$10 for Peace of Mind
by Pamela Parks
Preparing for the Worst
A Financial Notebook
Sometimes I have to hear something three or four times before it sinks in. On the news, I was watching a tearful woman being interviewed after a house fire. She lamented that everything was gone. "Everything," she sobbed, "even my wedding album!" That's when the message finally clicked with me.
So I checked the garage sales and found an old computer scanner. It cost $5. It was missing the transformer and power cord, so I visited the local used computer store and lucked out. I picked up the power cable and missing parts for another $5. After that, an Internet check with the manufacturer provided the drivers to install. For $10 and some scrounging effort, I had myself a scanner.
I got to work. This project didn't require a lot of money, but I did invest a lot of time. My goal was to scan ten pages of photo albums a day. Snatching this snippet of time was completely doable, even with chasing after five kids, making all our meals from scratch, doing mountains of laundry and, you know, all the other millions of chores we have. Ten pages a day is completely attainable.
The quality isn't as good as the original photos, but I know that if a disaster ever happened it would be good enough.
After scanning the photo albums, I was so flush with success that the next thing I did was to scan those school reports and pictures that were "too precious to throw away." Guess what? Now I've thrown them all away! This is really helping with household clutter!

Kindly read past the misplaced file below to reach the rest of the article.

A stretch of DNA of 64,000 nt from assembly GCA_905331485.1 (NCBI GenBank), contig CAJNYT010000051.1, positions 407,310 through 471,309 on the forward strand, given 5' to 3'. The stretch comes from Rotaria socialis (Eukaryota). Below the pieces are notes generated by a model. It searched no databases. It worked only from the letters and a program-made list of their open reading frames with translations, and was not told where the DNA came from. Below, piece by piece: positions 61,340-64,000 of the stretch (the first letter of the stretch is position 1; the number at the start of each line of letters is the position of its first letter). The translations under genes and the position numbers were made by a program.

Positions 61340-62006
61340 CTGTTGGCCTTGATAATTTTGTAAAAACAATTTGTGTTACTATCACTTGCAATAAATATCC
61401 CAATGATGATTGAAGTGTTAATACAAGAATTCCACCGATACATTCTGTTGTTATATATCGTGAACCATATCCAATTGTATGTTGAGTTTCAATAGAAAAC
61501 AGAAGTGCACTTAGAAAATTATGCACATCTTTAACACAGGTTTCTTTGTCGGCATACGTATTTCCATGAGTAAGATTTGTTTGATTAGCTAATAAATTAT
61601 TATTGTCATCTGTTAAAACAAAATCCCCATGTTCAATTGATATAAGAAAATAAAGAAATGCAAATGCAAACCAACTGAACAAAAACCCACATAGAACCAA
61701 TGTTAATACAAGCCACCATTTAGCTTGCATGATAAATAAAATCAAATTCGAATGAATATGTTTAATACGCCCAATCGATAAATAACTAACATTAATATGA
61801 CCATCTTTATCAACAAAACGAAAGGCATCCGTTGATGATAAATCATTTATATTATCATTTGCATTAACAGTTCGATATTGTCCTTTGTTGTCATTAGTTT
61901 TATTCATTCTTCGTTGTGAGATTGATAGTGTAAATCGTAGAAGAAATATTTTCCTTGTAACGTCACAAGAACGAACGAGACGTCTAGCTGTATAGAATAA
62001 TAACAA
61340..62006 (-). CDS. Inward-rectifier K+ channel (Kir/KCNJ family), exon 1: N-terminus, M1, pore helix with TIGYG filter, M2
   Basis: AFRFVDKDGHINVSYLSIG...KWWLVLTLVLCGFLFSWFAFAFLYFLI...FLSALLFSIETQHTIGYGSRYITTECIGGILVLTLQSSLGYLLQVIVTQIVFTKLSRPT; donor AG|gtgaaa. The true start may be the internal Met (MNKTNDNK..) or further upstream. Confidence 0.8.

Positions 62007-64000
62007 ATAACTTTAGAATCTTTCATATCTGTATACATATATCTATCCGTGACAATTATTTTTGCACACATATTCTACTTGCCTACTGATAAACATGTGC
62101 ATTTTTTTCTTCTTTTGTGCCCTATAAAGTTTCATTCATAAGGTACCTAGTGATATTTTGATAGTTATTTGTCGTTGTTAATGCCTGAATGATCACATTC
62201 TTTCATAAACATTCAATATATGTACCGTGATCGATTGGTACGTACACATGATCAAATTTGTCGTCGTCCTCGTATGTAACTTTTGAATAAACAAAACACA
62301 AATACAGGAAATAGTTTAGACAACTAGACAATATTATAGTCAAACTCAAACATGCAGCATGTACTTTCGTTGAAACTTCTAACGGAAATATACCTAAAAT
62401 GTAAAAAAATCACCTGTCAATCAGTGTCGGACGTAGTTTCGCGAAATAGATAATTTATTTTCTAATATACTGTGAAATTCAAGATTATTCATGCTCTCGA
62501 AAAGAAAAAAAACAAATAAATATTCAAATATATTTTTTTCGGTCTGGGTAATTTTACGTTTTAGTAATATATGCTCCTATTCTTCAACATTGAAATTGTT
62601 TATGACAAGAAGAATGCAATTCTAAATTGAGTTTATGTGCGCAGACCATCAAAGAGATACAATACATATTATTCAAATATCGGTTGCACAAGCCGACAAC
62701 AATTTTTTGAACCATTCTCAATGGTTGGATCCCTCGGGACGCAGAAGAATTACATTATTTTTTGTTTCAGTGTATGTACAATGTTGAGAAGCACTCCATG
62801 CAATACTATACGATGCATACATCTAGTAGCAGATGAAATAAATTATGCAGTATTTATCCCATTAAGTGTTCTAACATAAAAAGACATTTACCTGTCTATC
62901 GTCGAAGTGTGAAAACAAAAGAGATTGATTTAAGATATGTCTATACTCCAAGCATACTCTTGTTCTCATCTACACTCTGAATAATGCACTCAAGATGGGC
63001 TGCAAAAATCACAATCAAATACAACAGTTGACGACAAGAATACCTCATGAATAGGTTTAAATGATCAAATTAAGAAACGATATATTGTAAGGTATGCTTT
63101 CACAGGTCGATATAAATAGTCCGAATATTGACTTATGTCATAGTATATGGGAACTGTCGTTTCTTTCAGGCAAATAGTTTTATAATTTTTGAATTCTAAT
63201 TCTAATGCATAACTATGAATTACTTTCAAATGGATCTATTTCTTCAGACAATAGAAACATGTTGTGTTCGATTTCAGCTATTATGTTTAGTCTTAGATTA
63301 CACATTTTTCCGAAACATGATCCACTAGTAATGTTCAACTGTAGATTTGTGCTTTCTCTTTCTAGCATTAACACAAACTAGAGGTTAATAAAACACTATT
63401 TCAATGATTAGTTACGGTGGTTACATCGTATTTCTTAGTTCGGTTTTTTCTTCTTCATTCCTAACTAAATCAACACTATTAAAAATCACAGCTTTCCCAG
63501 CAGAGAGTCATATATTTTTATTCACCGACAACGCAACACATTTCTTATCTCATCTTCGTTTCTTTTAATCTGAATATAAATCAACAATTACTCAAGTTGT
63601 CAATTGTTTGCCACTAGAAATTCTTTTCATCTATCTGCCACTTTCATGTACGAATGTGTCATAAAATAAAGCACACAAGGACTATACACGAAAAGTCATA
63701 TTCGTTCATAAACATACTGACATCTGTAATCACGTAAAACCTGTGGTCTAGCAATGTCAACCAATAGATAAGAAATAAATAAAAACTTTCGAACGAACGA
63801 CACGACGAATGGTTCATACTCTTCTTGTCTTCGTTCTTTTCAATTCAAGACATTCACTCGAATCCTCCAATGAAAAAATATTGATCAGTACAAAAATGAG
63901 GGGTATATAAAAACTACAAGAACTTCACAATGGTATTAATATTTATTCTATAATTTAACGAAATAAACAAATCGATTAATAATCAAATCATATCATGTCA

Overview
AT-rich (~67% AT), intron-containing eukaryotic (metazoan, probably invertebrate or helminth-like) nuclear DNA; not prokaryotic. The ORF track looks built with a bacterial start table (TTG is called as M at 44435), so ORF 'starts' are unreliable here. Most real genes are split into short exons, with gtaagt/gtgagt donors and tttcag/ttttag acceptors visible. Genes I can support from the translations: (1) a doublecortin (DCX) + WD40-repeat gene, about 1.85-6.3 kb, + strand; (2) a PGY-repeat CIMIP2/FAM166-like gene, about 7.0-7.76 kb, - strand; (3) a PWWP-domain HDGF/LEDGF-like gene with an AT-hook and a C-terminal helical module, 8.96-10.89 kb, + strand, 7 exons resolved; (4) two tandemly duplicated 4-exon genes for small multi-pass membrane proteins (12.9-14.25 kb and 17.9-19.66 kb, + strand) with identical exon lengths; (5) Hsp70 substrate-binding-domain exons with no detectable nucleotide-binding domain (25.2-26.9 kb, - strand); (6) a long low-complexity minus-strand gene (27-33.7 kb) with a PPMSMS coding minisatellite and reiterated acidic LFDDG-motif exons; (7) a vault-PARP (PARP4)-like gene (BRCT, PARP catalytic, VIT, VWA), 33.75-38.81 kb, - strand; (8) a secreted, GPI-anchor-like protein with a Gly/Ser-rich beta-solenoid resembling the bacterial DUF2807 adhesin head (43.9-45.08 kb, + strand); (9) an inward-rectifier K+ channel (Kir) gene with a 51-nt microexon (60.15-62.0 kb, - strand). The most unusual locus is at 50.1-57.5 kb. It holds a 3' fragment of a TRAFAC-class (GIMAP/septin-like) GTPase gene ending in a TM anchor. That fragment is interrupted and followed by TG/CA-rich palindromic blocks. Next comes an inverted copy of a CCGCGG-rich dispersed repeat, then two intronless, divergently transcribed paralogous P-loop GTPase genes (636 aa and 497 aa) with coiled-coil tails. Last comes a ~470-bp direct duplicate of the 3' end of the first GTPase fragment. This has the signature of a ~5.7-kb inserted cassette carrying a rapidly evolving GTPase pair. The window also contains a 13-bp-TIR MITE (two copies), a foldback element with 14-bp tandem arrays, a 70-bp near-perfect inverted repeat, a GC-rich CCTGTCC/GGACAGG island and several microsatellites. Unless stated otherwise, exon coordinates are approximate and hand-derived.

The same goes for other important papers. These are so much easier to find when they're filed on the computer, instead of crammed unceremoniously into the filing cabinet.
I emptied all the important cards out of my wallet and scanned those, too, both the front and the back of each card. If ever my wallet gets stolen, it'll be easy to find the numbers to call.
Now after a short while, I have nearly five thousand scanned images, sorted into many directories. This is about seven gigabytes of space on my computer, which is an acceptable, manageable amount for a modern computer.
Bonus One: My screen saver has been reset to the simple and common "My Pictures" slideshow. (On a Windows PC, put all your pictures in the same directory, or in a tree under a directory. Use your control panel to adjust the display properties, or right-click on your desktop wallpaper and select "Display Properties." One of the tabs will be "Screen Saver." Scroll through the available choices until you hit "My Pictures Slideshow." Enter the directory or directory tree where your pictures are stored, and you're in business! The same features are available on the Macintosh, too.) Now, if I walk away from the computer to throw a load of laundry in, I often come back to find that all of my kids are crowded into the desk chair, watching the slide show. They can't believe how much they've grown or how young I used to look.
Bonus Two: Now I can back up all of my most important pictures and documents at the same time I back up my computer. I can copy the files to CDs (all of my pictures take nearly a dozen CDs) or I can copy them to a USB memory stick (two gigabytes of storage is available for under $20 these days). Removable hard disks are a cost-effective option, and there are plenty of other possibilities. I keep two computer back-ups. One is in my fire safe, and one is in the safe deposit box at my bank.
Bonus Three: When the kids grow up and move out, I'll be able to hand them a disk with their childhood memories.
Thanks to $10 and a little effort every day, I'll never lose my important memories.
Take the Next Step:
- Is it time for you to do something to protect your family's important memories? Follow the above example and give yourself a little peace of mind.
- For more photo ideas, check out Smilebox.
Share your thoughts about this article with the editor: Click Here